KFMF 2018: Festival round-up

FMF Logo 2018

As you might have noticed, we have already covered a couple of concerts from this year’s edition of the Krakow Film Music Festival (FMF). In this report, I will be rounding up the remaining concerts, discuss the panels and give my final thoughts about this festival.

Concerts

This year’s edition once again had a lot of concerts: nine to be precise. The concerts we have already written reports on are two concerts with a Polish theme, two movies with live orchestras and the Video Games Music Gala. This means that there are still four concerts left to be discussed.

Dance2Cinema: All About Almodovar

Esther Ovejero is a singer from the Canary Islands, where she is a regular guest at the Fimucité festival. The collaboration between the FMF and Fimucité is very strong, and this concert is an example of that. Ovejero brought her band with her to Poland to perform songs that were used in the movies by the Spanish director Pedro Almodovar. With her spectacularly strong voice, she gave quite a performance together with the band,  during which the audience could dance the night away.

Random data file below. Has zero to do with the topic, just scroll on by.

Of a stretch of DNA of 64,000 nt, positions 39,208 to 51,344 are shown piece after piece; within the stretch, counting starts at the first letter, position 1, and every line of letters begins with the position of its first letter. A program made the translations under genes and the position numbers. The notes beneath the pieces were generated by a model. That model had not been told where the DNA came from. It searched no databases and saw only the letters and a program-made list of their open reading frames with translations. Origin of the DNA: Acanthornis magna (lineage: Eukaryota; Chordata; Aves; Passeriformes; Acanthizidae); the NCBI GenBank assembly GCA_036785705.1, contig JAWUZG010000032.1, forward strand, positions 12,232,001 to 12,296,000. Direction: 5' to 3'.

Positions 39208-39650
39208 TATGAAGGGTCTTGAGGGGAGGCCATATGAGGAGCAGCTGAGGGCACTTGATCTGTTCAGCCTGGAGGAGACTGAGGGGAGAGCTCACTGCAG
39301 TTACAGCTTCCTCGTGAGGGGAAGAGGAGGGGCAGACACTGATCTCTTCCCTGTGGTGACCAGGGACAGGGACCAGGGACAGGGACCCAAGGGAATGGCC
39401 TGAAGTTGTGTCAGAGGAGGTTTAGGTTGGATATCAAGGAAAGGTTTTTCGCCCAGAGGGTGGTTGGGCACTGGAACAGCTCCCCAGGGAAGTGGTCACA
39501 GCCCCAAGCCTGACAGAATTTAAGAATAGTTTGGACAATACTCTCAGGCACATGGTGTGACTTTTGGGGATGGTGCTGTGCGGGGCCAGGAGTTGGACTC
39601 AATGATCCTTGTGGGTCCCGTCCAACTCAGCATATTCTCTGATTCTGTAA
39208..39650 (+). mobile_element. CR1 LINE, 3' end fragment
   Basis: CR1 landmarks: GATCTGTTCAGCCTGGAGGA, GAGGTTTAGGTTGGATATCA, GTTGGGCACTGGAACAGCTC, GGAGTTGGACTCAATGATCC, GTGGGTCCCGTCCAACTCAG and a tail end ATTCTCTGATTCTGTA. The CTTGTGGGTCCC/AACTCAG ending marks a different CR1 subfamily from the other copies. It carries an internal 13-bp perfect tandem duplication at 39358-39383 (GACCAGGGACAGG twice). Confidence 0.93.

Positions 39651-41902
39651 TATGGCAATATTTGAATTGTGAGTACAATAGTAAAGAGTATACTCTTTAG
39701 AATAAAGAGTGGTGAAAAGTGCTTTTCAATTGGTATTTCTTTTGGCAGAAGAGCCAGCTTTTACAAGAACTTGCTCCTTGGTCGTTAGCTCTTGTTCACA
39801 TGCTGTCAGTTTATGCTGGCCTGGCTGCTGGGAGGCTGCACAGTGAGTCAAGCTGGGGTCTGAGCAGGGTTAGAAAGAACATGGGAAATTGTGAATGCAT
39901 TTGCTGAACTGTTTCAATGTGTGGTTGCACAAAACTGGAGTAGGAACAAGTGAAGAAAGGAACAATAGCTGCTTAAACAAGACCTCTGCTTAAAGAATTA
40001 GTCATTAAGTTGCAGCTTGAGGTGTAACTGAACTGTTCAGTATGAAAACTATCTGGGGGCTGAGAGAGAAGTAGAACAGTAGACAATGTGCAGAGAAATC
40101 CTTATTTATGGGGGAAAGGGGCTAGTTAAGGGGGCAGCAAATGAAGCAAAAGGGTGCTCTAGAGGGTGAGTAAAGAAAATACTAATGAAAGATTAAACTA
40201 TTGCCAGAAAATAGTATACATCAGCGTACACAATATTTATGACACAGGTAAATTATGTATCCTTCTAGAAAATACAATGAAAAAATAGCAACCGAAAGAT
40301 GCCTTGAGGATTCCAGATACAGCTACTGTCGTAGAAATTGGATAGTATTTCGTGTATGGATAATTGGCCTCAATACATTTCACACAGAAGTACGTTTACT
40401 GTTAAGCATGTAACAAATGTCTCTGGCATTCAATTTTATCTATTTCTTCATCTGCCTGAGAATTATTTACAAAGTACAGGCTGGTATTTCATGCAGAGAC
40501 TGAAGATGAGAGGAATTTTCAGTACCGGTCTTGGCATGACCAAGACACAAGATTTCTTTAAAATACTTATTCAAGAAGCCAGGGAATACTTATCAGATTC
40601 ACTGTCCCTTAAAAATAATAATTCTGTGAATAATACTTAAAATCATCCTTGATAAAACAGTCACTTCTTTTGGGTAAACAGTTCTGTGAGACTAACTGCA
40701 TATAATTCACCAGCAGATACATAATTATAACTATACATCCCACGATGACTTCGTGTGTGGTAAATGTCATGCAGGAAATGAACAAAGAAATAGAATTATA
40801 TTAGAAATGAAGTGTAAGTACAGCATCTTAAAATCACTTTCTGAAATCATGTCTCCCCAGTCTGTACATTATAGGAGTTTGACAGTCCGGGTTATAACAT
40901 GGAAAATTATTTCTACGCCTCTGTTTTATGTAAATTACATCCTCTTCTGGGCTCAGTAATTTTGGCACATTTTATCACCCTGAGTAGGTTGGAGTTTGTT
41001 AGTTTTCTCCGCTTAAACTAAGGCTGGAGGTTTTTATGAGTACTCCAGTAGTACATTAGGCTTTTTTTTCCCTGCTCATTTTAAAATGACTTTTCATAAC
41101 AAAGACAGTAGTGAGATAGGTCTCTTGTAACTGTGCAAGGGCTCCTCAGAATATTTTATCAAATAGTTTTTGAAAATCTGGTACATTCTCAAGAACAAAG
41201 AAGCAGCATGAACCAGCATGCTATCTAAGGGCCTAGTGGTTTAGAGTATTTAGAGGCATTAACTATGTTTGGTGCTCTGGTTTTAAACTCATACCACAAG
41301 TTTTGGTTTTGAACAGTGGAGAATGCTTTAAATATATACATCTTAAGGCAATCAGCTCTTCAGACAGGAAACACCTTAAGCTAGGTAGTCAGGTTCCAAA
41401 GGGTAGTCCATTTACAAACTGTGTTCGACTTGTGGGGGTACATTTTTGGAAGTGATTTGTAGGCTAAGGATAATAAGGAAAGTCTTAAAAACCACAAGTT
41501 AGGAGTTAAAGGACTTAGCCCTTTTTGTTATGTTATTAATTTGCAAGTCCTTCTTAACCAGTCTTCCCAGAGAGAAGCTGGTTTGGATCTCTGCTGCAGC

Funk & Folk: Atli Örvarsson & Torrek

After Esther Ovejero, it was time for Icelandic composer Atli Örvarsson with his band Torrek to perform folk music. Torrek consists of Atli Örvarsson on accordion and keyboard, his sister Hilda Örvarsdóttir as the vocalist, Eoghan Neff from Ireland on fiddle, his brother Flaithri Neff on uilleann pipes and whistles and a percussionist also from Ireland. These musicians met each other while making the score for The Eagle and they enjoyed playing together so much that they decided to continue under the name “Torrek”. While watching this performance, you could definitely see that they were having a lot of fun and so was the audience.

Cinematic Piano: LION – Hauschka and Dustin O’Halloran